4 Tips For Using Social Tools To Boost Sales Enablement
What can salespeople do to identify prospective clients BEFORE they ever score an email address or phone number? The answer is to embrace social tools and the special technology that makes sense of these interactions.
To succeed in today’s increasingly competitive landscape, sellers need to use social networking as a way to discover, engage with and progress their prospects. Relying only on phone calls and email messages just won’t work anymore. There is a rich landscape of information out there at your disposal — you just have to use it.
Meeting your buyers’ needs — ALL of your potential buyers, that is, not just the ones who’ve already sent you their contact info — is a matter of coupling a strong content-based sales enablement strategy with powerful technology. A systematic approach to prepare for customer interactions, engage with prospects and close sales requires investing in software that helps to move the buyer through the cycle.
In other words, clicking “like,” making comments and sharing articles online is great, but translating those kinds of actions into sales isn’t something you can do on your own.
Here are four tips for how to use technology and social tools to boost your sales enablement and identify prospective clients.
- Use social tools to gather information: This is the most basic way to use social tools. Remember, it’s not stalking, it’s research. Spending time on social tools trying to aggregate as much information as possible helps you build a relationship with people “in real life.” By the time you do take that first step to reach out to the prospect, you’re able to make a great impression because you’ve already researched their problems, needs, likes and friends. Gathering information is a well-educated effort. Collecting data about your prospects helps you position your sales assets relative to their personal situation and the business ecosystem that they’re dealing with.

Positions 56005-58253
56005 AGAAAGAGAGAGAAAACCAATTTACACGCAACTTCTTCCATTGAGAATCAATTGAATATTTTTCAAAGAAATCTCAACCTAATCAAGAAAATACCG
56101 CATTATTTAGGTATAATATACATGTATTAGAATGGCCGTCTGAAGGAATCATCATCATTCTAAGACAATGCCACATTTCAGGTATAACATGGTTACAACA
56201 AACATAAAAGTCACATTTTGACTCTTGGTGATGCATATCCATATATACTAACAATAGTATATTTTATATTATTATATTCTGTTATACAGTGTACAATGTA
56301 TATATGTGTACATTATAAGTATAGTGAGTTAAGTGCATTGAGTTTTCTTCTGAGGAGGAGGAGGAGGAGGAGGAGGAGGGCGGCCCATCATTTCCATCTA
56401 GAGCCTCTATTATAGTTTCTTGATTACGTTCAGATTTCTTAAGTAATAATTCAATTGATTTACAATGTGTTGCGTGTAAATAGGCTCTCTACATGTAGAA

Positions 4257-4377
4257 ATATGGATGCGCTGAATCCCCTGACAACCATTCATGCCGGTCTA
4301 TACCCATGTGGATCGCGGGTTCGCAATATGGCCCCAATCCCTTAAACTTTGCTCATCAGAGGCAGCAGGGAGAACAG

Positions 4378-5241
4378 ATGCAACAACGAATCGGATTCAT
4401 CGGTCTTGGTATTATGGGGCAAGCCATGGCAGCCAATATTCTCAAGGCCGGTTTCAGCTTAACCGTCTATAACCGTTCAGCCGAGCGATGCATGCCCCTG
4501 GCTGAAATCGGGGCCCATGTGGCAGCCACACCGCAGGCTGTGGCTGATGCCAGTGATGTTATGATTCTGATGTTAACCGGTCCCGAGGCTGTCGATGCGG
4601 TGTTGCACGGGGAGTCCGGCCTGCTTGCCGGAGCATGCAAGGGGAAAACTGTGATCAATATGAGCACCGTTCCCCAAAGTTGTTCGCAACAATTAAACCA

- Use social tools to personalize traditional phone and email messages as well as sales assets: Again, here is where you use that information you’ve gathered. You don’t want to send a customer a generic email with a URL and attachments. They’ll delete it without further thought. Wouldn’t you? Instead, you’ll want to use the information you’ve gathered to customize their message. Make them say to themselves: “Hey, this is different and easy to consume, and personalized for me. This seller has clearly taken some time to put this together for me.”
- Invest time in people: There’s a social depth concept that salespeople can use to their advantage. When somebody does something for you, and it’s clear that they put in some effort for your benefit, most people reciprocate that effort. They’ll take the time to look at what you gave them. On the other hand, mass emails don’t work! People can tell that you didn’t invest any time in them. Software is able to help salespeople make clear in all of their communications that they’ve invested time. If you create a video or a slideshow, the software will help to alter more than just the first slide for the specific person. It can help the content feel like the salesperson actually did something meaningful for the buyer.
- Concentrate on relationship building: Social networking is all about relationships, which is why it’s a perfect match for salespeople. Software tools are able to record engagement between salespeople and their contacts and provide a rich view of the strength of the relationship. These systems monitor frequency of engagement, the type of engagement and a host of different metrics to build a big picture of the relationship with that individual. Measuring the relationship is systematic and can provide direction on how to progress it toward a sale.
The Tellwise Nutshell (TTN): As you think about the buyer journey, different tools will be appropriate at different phases of that journey. Using email and the phone is great for communicating with prospects once you’ve made contact. However, we recommend using social media to reach them earlier in the buying process, while they’re researching you. It’s all about getting the right information to the prospect at the right time, and technology is able to help you do this successfully.